Cherry tomato flowers, Italian parsley petals, bell pepper butterflies, chive bouquet stems, green bean grass. No, this isn’t some kind of weird Willy Wonka botanical wonderland. These are just a few of the eye-appealing elements Instagrammer Diane Morrisey uses to fashion lovely landscapes on focaccia!
Bread baking is all the rage these days, especially given our stay-safe-at-home climate. And Diane isn’t surprised. “Mixing and kneading can be very relaxing,” she says. “Plus, there’s something so satisfying about slicing into a fresh-baked loaf that you made with your own hands to nurture and comfort your family.”
The Bread Art Trend
Many bakers across the country are kicking it up a notch by turning basic bread into awesome works of bread art. Like them, Diane is combining her cooking and artistic abilities to make mouth-watering masterpieces using produce, herbs and other edible ingredients.
“I have always appreciated pretty things and was an art major in college,” she tells Taste of Home. “Using food to create beauty is very natural to me.” So it was a stroke of genius that she turned to focaccia as a culinary canvas.
Although the beautiful baked breads may look too pretty to eat, Diane doesn’t cringe at the first cut. “Food is meant to be eaten, shared and enjoyed,” she says. But, her husband and six children have learned to pick up the knife only after she’s had a chance to take pictures!
courtesy Diane Morrisey
Decorating Ideas for Botanical Focaccia
You don’t need to be the next Monet to let your own creative juices flow. Start with Diane’s favorite focaccia recipe below. Head to your pantry, fridge and garden for inspiration, looking for splendor in simple ingredients. Then, unleash your inner artist!
Look for design ideas online and sketch something out on a piece of paper. Or just start placing items on the dough and see where your imagination takes you.
“Chives or herb sprigs make gorgeous stems,” Diane says. “Sliced radishes, red onion or bell peppers with chopped black olives become beautiful flowers, while scallions transform into a field of grass.”
To ensure that the toppings adhere during baking, slightly press them into the dough. A drizzle of olive oil also helps secure the ingredients and lends a lovely sheen.
Although Diane’s family rarely leaves a focaccia crumb uneaten, bread can be frozen. So bake a few batches now to share with friends and family in the future. To freeze for up to 6 months, let cool and wrap tightly in plastic wrap. Then wrap in foil or freezer paper. Thaw in the refrigerator overnight.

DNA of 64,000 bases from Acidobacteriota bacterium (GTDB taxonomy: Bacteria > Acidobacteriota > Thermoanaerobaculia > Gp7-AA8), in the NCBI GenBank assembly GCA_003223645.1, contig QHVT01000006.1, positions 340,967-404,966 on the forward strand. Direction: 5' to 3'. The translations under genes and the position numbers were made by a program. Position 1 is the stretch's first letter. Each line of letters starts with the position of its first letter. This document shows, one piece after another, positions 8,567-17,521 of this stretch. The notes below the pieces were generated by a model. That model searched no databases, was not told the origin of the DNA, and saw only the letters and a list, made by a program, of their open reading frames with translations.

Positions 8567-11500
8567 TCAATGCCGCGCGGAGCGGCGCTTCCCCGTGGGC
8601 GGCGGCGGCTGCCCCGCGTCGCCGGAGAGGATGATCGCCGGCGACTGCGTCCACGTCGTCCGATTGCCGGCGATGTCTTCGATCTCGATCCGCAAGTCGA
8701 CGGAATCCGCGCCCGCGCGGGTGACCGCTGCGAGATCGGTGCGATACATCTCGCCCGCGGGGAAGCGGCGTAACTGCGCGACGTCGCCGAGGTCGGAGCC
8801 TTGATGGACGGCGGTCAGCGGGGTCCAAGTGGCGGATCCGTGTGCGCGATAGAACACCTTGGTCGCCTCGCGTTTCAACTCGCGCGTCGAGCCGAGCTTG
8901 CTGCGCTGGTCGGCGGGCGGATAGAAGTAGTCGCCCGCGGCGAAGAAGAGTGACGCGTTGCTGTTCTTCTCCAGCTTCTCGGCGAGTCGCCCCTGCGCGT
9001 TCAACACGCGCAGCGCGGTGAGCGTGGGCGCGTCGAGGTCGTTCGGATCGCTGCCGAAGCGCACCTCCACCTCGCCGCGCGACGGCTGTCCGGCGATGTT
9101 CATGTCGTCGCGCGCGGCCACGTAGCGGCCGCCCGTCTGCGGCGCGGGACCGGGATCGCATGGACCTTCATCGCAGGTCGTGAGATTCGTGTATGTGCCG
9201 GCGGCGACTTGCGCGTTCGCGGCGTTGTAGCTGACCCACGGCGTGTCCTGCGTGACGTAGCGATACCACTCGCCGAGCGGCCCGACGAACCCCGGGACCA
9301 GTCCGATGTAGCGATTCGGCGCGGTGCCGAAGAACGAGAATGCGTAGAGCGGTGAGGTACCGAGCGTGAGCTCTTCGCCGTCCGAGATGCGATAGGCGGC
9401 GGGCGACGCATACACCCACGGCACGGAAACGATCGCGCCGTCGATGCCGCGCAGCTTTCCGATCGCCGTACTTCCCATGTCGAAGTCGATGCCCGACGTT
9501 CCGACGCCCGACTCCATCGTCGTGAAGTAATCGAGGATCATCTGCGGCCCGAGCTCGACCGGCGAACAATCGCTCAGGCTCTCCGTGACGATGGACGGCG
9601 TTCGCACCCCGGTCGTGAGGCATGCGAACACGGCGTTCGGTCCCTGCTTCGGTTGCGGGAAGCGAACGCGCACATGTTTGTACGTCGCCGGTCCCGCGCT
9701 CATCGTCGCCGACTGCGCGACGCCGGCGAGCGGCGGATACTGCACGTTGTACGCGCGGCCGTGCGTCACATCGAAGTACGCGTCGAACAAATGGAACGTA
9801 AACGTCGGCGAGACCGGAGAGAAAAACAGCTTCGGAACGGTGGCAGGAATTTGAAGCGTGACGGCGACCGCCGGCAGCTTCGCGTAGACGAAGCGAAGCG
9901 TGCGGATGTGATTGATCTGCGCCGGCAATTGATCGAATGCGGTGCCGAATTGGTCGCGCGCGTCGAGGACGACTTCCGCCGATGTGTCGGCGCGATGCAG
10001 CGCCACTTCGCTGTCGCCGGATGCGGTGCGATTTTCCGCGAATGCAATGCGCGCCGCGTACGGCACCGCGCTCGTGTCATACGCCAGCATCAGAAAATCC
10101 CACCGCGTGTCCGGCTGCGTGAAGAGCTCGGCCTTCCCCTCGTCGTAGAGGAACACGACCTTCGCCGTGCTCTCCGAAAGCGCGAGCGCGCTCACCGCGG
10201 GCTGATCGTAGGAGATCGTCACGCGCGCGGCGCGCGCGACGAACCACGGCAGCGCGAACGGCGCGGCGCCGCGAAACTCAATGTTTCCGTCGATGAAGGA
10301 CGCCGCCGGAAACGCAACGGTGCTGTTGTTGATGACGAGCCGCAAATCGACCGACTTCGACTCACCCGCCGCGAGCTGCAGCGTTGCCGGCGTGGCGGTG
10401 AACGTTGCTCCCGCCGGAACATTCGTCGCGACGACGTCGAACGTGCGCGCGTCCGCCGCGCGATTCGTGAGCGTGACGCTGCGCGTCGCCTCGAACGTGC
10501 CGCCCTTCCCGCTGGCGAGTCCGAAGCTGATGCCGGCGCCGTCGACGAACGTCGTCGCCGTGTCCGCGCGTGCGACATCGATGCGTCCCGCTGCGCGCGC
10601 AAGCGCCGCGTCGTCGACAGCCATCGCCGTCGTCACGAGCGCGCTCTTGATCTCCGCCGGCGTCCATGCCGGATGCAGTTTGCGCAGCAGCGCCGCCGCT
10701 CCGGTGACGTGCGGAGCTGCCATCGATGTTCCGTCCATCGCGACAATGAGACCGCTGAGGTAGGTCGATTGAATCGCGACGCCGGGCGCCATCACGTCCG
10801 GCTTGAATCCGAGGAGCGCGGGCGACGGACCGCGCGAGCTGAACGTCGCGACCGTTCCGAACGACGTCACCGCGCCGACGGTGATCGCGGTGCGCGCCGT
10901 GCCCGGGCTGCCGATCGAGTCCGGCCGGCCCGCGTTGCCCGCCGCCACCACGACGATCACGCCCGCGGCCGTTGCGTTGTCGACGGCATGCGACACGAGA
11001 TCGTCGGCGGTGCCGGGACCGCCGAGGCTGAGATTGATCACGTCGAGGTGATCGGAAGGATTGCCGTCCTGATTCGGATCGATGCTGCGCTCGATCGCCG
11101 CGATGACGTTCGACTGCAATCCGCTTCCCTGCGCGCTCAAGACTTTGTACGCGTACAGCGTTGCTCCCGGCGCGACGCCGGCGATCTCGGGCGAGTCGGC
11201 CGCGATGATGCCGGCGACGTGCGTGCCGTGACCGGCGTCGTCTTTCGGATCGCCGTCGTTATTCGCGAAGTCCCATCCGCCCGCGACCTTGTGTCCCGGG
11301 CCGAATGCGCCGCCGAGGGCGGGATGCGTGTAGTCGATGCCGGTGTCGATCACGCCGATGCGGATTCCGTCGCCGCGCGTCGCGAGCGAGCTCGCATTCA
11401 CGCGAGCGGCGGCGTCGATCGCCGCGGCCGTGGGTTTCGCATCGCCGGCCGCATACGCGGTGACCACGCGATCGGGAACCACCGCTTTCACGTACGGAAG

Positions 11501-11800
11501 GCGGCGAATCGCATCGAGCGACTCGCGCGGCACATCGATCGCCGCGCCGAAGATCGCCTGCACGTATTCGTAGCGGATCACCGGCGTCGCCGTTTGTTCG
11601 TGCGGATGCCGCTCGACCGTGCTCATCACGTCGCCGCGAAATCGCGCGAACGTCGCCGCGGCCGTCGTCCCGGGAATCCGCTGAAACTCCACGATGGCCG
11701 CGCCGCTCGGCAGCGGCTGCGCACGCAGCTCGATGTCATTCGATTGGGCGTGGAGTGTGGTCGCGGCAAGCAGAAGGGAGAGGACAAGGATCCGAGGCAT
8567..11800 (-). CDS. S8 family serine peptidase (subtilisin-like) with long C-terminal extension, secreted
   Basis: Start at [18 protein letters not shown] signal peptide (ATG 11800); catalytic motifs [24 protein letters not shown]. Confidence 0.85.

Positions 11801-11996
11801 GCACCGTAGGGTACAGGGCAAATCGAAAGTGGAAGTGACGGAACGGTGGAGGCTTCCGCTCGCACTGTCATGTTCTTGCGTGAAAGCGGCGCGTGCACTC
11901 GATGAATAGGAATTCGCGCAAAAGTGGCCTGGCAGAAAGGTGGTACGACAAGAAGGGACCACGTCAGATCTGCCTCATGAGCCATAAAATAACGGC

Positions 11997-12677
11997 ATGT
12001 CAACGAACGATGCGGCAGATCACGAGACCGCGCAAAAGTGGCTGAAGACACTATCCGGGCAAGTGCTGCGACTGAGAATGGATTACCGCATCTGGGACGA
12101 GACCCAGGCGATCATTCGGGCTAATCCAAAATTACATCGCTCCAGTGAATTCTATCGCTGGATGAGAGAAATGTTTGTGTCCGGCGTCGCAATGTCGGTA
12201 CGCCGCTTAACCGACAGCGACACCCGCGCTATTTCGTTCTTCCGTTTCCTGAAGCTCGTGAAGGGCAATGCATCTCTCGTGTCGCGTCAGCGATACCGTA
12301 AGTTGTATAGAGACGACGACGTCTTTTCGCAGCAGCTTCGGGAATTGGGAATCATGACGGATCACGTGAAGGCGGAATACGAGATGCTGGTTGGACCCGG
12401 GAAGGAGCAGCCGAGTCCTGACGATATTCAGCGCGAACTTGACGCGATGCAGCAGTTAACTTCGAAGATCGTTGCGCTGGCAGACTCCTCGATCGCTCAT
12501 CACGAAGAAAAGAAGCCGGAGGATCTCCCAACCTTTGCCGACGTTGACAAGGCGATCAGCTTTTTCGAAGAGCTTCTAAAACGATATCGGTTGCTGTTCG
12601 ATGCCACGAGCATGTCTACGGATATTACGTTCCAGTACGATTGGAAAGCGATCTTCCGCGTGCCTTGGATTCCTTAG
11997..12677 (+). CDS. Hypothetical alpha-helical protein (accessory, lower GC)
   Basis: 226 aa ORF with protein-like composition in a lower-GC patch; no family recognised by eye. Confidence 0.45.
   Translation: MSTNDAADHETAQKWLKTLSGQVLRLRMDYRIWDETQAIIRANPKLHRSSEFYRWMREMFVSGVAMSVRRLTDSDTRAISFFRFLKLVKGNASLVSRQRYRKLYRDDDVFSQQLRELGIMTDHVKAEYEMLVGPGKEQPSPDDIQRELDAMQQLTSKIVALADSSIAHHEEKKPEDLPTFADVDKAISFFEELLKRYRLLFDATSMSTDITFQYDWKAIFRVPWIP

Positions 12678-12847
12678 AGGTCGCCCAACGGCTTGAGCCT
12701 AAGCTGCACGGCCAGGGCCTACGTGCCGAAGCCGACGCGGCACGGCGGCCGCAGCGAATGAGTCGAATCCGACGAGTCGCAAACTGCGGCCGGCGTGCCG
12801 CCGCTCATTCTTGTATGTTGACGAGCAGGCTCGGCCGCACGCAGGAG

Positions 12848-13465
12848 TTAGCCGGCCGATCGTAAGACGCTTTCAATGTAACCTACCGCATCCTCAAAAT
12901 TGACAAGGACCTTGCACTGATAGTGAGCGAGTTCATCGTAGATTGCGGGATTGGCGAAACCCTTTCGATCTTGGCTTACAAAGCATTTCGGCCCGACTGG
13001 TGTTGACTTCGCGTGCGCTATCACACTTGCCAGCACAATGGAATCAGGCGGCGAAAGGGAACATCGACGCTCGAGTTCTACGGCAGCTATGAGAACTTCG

Not sure you want to try your hand at focaccia bread just yet? Use our no-knead Italian Snack Bread to make your bread “garden”!
courtesy Diane Morrisey
How to Make Diane’s Focaccia Bread
- 1 cup plus 1 Tbsp. 00 flour
- 1 cup plus 1 Tbsp. and 2 tsp. all-purpose flour
- 1 tsp. fine sea salt
- 3/4 tsp. active dry yeast
- 1 tsp. extra-virgin olive oil
- Toppings of your choice
Editor’s tip: If you can’t find 00 flour (a superfine Italian flour), you can substitute all-purpose.
Step 1: Combine ingredients and knead
In a mixing bowl, combine flours and salt. In a small mixing bowl, stir together a little less than 1 cup lukewarm tap water, yeast and olive oil; pour it into flour mixture. Knead with your hands until combined, approximately 3 minutes, then let the mixture rest for 15 minutes. Knead rested dough for 3 minutes. Cut into 2 equal pieces and shape each into a ball. Place on floured surface, cover with dampened cloth, and let rest and rise for 3 to 4 hours at room temperature.
Step 2: Decorate and drizzle with olive oil
Coat a pan with olive oil and spread dough evenly. Dock (or poke) the dough well with your fingertips. Decorate however you want, making sure that you press the ingredients into the dough to slightly adhere them. Drizzle with olive oil and season with salt and pepper.
Step 3: Bake!
Bake at 400°F for 30 minutes or until golden brown. Let it cool on a wire rack; then ooh, aah and devour.
Note: Recipes submitted by our trusted contributors are created and tested in their kitchens.